What happens when art and the traditions of time meet? Using mechanical timepieces for both decorative and anthropological discussion, French artist Quentin Carnaille questions the meaning of time and the relativity of its passage through his sculptural work.
The artistry behind watchmaking has long been debated. Do these intricate machines we attach to our wrists occupy a space in the art world? While horology positions itself as the science of measuring time, with each iteration, mechanical engineers are tasked to grapple with goals of accuracy, but a rising demand of artistic elements.
For a traditional industry tasked to reflect the zeitgeist, the precedence of aesthetic values means that it’s difficult to regard these two disciplines as none other than twins working in unison to create coveted timepieces that not only serve a function but occupy artistic prowess. Fascinated by this intersection, Quentin Carnaille began to document this unique union after graduation with an architecture degree back in 2009. What preceded saw the French artist created sculptures from old timepiece mechanisms. Deflecting these delicate artefacts from their presupposed form and questioning the relativity of time, the graphic language behind his work offered a new meaning behind horology. In conversation with the artist, we uncover the evolution of these two worlds that punctuate our daily lives. Both time and art are authorities that demand to be seen, felt and heard and call upon our senses in order to thrive.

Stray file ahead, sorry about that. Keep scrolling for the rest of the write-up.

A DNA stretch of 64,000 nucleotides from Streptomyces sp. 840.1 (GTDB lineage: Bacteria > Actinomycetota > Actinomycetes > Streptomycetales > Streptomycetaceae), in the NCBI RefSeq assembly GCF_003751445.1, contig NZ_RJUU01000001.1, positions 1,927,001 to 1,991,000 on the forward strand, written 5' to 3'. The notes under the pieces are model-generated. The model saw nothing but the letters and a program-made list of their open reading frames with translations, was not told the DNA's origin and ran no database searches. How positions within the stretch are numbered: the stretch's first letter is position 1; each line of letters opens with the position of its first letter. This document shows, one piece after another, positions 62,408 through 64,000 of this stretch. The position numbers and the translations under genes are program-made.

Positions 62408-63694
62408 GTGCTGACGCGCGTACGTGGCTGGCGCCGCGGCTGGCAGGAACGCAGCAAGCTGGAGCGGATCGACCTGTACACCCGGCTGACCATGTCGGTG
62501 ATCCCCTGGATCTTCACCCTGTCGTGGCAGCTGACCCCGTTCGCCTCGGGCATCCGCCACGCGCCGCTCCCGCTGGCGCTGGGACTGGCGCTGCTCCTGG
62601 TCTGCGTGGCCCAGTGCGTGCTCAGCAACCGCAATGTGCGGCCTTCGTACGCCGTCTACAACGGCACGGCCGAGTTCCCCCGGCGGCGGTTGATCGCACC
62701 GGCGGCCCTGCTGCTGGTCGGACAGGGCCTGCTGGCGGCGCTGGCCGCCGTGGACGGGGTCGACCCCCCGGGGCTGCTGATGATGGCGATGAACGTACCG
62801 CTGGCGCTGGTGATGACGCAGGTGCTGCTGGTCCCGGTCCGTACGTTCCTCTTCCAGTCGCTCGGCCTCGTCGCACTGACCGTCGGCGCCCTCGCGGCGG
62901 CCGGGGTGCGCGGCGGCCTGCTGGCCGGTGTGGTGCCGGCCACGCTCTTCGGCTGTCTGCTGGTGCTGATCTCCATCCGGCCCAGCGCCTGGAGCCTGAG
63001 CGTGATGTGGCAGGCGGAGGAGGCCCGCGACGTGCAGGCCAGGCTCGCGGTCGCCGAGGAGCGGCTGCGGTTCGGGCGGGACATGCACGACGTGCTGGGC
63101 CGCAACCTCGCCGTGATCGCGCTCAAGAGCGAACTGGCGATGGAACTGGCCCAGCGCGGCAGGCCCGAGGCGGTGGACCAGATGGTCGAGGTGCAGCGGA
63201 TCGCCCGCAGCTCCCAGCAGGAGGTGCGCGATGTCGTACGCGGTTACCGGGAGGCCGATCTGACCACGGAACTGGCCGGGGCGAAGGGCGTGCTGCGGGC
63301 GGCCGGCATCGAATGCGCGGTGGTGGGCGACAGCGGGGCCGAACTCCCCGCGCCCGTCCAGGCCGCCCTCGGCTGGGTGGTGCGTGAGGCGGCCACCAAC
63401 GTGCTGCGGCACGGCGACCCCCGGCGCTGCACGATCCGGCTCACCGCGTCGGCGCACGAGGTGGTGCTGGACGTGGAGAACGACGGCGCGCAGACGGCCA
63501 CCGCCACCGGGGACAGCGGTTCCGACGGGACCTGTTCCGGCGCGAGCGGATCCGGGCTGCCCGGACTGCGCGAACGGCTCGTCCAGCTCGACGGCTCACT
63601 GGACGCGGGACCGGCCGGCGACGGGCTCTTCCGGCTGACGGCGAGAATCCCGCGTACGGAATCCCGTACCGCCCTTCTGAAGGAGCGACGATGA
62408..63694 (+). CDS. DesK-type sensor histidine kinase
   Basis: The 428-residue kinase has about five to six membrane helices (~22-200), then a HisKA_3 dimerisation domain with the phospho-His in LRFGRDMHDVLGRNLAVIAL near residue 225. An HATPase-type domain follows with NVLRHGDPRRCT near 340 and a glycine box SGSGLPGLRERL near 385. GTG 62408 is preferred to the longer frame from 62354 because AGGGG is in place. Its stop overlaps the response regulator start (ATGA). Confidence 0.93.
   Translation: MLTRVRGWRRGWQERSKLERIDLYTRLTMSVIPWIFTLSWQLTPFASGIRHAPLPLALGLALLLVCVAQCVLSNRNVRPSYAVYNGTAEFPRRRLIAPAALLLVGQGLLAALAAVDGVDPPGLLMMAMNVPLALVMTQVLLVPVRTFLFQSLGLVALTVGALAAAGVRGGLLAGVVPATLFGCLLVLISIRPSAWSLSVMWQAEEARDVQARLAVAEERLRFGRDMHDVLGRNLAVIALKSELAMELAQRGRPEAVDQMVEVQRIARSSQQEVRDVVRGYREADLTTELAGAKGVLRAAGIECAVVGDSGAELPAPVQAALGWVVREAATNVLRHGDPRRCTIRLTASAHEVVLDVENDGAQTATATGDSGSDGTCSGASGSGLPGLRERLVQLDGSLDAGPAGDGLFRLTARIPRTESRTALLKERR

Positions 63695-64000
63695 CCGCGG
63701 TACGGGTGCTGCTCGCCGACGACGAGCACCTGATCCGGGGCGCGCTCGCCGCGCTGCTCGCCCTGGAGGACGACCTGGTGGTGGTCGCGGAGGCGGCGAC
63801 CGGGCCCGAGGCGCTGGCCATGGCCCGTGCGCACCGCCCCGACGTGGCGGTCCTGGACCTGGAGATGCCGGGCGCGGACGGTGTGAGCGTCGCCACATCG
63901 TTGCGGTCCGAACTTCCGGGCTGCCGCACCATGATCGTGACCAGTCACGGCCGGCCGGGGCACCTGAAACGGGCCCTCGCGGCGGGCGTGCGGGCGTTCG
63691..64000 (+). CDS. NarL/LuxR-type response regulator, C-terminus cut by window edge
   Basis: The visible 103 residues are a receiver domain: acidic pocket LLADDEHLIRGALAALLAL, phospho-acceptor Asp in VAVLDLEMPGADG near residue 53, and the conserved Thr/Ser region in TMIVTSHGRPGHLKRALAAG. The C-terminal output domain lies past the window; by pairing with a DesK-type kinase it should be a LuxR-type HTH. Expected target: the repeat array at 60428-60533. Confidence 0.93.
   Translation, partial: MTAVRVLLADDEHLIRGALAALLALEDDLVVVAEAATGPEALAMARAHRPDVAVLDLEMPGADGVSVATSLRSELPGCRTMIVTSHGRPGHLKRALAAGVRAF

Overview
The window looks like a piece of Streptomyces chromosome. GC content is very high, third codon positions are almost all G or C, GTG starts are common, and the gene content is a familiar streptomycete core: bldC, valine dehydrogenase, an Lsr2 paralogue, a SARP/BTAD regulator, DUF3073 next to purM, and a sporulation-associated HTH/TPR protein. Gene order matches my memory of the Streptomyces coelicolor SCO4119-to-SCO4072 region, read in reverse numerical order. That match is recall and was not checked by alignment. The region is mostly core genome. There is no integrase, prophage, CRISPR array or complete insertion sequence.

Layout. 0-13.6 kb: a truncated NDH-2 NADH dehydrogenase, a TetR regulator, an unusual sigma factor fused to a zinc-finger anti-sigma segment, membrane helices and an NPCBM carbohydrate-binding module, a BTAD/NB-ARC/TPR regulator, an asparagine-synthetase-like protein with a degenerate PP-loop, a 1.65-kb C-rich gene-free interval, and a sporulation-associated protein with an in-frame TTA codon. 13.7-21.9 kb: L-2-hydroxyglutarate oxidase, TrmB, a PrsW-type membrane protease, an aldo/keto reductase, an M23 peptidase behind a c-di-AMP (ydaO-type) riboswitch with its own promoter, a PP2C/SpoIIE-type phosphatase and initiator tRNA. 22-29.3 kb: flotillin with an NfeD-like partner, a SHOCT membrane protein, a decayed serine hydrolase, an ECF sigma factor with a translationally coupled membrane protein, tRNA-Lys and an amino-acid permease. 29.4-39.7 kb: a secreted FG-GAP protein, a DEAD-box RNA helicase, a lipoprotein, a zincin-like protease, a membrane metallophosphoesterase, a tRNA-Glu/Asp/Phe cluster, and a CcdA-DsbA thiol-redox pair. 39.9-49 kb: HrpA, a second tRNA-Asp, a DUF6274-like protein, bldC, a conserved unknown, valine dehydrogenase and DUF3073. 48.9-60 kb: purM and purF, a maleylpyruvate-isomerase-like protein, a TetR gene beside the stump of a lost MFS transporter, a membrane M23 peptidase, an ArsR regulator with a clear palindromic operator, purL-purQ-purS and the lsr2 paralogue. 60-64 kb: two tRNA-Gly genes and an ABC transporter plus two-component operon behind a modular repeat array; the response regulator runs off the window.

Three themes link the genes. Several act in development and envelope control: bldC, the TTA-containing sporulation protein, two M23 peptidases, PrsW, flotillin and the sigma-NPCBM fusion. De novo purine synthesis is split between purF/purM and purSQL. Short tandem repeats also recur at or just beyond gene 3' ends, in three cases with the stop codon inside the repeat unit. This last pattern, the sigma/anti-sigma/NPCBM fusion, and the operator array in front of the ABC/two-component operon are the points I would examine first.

The Next Hour: It’s great to meet you Quentin. Can you start by telling us a little about yourself and how you started your creative journey? Do you remember the first watch you got and how you were challenged, even fascinated by the concept of time?
Quentin Carnaille: After obtaining a scientific baccalaureate, I decided to study architecture in Belgium. It was a real revelation and liberation. I loved the switch from traditional to creative schooling. My real challenge was the aesthetics of mechanical watchmaking. I find that there is a real beauty when you look at a mechanical watch, and yet the architecture of the movement is not designed to be beautiful, but to respond to the constraint of telling the time. It is a bit like the aesthetics of Beaubourg, considered one of the major buildings of the twentieth century. The aesthetics of this building results from the basic concept of having free floors and therefore the whole technique is found outside the building and gives it this so singular aesthetic. Concerning the notion of time, it is a fascination which touches all men and which is the very basis of existence. For me, time is transformation, because everything is always changing its state. There is no balance or fixed element. Everything is always changing and that’s wonderful.
TNH: Of course. In terms of the evolution, let’s talk about the prcoess of bringing an idea to life and turning it into something material.
QC: Ideas come when you don’t expect them and everyone has ideas, lots of ideas. But the big magic is to materialize them. It’s sometimes hard to get started, but the satisfaction of seeing an idea materialize is so great that you have to put as much effort into it as possible. I have many more ideas than I have time to realize and the challenge for me is to sort through these ideas to select the most relevant ones, in order to materialize them as a priority.